We all know what a meter is - but what's a nanometer? Imagine that you took one of the hairs off your head and sliced it up - the long way - into 100,000 slices. Each of them would be a nanometer long.
It sounds like anything that size would have to be pretty insignificant. But Paula Hammond – professor at MIT and nanotechnology researcher – says particles of that size can actually be used as powerful weapons against a formidable enemy: cancer.
Part of that is because of the nature of cancer itself. “As we learn more and more, we learn that cancer is something that is a very broad range of diseases and not just one,” Hammond says. “That makes it even more frustrating. We can understand how to treat one type of cancer, or one type of sub-cancer, and still struggle with many others,” she says.
Because of all the diverse strains of cancer, the future of treatment won’t be a “one-size-fits-all” approach. Instead, Hammond says the future lies in “personalized medicine” – treatment designed to fit each person’s needs and affliction. Nanotechnology can make that possible.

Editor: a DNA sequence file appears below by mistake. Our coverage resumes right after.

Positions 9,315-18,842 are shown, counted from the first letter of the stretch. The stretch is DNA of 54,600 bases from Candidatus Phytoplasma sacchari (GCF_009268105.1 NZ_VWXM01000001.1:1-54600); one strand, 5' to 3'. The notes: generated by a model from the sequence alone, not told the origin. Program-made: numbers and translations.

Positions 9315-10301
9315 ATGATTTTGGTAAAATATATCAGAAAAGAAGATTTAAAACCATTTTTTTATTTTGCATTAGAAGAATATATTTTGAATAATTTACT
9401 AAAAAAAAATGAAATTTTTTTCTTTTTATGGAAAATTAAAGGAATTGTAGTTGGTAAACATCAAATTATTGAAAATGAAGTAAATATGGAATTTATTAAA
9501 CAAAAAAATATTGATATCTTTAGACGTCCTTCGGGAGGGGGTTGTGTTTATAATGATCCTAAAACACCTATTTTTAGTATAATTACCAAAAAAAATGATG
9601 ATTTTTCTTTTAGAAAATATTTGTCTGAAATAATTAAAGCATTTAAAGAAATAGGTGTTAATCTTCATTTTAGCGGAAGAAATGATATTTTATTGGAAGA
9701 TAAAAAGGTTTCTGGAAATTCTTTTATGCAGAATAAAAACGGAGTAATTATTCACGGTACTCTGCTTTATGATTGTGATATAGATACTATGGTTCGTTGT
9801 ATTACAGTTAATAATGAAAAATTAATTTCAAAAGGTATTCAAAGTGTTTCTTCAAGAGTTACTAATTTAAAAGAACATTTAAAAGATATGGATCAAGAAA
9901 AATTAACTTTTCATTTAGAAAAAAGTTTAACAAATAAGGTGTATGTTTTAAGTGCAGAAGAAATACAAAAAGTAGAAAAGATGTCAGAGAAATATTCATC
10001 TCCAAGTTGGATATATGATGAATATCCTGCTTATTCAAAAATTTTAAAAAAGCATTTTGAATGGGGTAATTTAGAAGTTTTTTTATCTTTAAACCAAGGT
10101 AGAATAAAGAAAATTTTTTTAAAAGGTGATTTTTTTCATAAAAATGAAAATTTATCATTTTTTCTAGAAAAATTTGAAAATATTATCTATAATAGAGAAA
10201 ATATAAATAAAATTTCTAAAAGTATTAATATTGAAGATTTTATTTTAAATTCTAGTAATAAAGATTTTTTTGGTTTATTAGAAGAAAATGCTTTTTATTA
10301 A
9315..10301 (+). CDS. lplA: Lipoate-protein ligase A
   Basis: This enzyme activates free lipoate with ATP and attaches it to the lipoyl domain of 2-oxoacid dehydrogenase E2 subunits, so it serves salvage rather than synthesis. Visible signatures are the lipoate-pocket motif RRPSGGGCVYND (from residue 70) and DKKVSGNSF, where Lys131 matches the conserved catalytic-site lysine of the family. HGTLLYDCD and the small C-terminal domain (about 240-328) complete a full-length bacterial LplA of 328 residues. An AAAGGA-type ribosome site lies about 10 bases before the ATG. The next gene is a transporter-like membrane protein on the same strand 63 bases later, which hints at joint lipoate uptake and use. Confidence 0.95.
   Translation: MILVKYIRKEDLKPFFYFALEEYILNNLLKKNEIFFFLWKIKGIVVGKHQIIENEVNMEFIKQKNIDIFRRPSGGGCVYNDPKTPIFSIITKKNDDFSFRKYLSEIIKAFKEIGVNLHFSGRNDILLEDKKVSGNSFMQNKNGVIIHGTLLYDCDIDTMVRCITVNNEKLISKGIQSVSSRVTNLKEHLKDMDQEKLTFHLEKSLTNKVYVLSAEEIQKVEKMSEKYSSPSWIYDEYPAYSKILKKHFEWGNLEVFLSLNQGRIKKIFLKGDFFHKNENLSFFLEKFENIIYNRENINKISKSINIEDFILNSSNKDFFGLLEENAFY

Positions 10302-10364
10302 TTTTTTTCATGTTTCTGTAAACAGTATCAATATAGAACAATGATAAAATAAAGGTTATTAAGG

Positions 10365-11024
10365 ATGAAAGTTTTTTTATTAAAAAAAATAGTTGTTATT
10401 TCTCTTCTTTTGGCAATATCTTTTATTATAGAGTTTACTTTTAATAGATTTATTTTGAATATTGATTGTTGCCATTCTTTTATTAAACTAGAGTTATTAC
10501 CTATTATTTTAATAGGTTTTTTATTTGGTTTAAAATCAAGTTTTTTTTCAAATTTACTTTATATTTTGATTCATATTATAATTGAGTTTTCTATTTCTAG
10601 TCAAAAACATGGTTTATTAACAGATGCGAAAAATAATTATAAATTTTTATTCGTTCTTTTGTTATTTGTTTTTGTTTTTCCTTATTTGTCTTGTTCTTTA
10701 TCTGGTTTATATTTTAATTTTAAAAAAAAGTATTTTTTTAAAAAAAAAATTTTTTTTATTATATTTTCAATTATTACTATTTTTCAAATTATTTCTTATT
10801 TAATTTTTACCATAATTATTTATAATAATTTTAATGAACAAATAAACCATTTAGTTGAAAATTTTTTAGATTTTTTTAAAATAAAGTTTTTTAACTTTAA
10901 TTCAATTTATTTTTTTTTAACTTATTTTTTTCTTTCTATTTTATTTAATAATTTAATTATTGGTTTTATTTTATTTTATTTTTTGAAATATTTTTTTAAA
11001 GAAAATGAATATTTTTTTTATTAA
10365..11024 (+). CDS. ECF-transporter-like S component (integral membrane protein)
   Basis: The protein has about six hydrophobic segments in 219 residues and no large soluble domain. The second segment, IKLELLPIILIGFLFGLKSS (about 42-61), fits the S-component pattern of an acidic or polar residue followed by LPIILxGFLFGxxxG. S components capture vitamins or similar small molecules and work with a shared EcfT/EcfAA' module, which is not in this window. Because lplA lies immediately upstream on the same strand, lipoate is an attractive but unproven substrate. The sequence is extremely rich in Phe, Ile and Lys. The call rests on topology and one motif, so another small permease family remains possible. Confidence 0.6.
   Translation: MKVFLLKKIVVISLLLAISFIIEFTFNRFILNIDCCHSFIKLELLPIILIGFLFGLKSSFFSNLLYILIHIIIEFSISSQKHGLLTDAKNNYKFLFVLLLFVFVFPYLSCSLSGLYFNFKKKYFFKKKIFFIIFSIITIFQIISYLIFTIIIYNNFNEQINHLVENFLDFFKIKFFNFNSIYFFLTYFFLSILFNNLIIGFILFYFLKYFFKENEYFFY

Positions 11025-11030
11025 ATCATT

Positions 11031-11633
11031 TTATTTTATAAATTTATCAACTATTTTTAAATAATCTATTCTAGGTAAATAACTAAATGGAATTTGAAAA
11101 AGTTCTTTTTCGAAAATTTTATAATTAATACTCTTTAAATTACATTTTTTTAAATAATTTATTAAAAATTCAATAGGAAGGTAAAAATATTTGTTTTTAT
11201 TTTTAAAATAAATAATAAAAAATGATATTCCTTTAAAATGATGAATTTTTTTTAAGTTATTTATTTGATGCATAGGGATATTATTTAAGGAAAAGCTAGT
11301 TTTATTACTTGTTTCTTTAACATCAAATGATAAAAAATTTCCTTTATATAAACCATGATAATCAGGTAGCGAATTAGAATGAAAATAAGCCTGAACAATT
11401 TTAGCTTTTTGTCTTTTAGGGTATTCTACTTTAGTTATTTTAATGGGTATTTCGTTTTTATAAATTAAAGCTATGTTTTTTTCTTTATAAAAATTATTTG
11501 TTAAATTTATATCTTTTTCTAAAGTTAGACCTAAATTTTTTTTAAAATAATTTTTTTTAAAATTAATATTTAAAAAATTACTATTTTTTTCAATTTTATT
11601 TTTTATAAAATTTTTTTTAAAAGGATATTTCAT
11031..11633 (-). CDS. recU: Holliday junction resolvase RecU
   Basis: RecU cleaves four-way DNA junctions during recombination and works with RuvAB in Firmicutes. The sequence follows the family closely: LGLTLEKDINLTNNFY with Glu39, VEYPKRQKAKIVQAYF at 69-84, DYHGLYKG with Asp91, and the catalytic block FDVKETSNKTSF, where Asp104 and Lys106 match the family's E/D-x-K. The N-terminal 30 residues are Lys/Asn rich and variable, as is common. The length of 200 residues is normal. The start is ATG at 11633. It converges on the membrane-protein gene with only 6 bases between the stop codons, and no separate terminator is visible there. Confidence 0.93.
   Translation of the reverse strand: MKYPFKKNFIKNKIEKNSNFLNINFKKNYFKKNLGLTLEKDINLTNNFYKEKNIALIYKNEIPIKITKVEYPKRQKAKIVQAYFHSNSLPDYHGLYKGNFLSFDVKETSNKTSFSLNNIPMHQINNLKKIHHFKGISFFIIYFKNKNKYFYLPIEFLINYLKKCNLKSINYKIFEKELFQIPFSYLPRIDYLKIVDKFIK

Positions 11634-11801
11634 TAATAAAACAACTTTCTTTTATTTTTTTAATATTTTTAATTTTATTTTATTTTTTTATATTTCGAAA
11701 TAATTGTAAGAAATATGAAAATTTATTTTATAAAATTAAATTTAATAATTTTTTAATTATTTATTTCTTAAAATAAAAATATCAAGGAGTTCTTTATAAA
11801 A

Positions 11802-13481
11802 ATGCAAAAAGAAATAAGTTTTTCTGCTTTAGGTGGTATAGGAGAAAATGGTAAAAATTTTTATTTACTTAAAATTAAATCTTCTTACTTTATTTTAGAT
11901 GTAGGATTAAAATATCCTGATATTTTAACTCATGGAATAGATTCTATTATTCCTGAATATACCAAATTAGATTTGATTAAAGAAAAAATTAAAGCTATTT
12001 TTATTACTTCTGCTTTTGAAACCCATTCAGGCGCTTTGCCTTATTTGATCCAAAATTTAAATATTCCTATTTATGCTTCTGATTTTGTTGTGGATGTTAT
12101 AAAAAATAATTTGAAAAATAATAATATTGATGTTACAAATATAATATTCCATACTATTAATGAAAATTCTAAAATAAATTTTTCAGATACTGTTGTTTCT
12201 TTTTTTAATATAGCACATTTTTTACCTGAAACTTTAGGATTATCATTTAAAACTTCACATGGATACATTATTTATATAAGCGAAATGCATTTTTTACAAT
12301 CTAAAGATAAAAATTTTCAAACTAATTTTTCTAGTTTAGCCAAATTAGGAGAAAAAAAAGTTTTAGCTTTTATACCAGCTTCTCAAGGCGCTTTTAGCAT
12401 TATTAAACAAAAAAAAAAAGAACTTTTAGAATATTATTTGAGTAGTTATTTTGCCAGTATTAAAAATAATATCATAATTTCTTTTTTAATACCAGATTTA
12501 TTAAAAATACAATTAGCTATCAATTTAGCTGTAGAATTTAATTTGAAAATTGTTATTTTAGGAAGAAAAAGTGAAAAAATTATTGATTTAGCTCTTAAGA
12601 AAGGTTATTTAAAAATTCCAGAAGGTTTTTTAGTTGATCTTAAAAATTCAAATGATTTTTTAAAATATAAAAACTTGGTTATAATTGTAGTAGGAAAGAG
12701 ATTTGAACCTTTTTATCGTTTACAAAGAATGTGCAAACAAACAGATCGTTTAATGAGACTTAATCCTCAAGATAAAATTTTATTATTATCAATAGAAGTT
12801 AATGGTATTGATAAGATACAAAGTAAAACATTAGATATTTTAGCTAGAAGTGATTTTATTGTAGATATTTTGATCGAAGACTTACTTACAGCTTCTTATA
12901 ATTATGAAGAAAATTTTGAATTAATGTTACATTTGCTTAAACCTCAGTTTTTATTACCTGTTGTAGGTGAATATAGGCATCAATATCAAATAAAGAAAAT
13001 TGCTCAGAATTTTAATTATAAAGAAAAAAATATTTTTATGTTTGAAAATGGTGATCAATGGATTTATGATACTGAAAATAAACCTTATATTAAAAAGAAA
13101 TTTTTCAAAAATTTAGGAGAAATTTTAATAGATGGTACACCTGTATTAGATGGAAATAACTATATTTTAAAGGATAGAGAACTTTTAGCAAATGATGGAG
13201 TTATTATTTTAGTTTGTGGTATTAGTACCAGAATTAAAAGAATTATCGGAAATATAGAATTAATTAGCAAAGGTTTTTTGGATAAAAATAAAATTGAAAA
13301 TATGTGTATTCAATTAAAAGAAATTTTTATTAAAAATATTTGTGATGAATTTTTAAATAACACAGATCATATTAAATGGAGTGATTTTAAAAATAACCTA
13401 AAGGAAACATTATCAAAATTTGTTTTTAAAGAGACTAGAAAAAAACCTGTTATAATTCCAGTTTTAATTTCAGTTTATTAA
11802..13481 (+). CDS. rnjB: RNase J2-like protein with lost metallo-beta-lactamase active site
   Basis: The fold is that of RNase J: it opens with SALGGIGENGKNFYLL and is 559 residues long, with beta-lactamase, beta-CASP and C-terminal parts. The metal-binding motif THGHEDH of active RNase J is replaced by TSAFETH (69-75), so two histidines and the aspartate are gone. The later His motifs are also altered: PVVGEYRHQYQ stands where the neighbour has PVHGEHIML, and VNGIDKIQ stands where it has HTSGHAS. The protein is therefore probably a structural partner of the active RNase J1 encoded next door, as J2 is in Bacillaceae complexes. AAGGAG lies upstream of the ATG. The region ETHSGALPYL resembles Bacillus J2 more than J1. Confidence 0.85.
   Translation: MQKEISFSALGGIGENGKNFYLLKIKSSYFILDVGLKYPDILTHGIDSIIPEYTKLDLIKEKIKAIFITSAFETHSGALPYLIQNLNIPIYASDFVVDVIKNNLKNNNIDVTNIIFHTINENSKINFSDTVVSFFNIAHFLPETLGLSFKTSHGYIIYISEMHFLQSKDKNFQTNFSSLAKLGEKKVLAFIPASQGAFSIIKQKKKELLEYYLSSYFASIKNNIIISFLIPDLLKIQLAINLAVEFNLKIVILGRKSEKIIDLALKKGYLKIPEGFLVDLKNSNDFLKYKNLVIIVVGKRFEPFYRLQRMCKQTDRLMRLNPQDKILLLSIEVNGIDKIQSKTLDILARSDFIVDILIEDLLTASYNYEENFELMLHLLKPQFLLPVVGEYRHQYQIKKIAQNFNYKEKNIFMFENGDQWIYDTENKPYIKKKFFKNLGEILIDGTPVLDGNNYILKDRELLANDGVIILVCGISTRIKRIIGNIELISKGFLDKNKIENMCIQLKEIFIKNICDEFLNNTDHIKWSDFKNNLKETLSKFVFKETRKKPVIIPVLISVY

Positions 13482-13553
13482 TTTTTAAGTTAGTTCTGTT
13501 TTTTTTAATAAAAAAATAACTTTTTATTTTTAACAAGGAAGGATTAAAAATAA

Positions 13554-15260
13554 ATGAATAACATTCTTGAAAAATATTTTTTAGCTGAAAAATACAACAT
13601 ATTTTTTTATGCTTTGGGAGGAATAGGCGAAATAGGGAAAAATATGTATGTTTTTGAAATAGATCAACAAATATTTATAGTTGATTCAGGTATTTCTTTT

“Nanoparticles actually allow us to get directly to tumors in a way that is very difficult to do if we simply use injections,” Hammond explains. “It allows us to get to hard-to-reach cancers because these nanoparticles can travel through the bloodstream and can essentially be designed to seek and find those tumors.”
Hammond also talks to us about how she fell in love with chemistry, which led her to attend college at MIT in the early 1980s. As it turns out, MIT was a place of contradictions - a nerdy mecca where Hammond felt at home and a place where both minorities and women could be viewed with skepticism.
To hear more about Hammond’s life and amazing advances in nanotechnology – from targeting cancer cells to crafting painless vaccines – tune in to our full interview, above.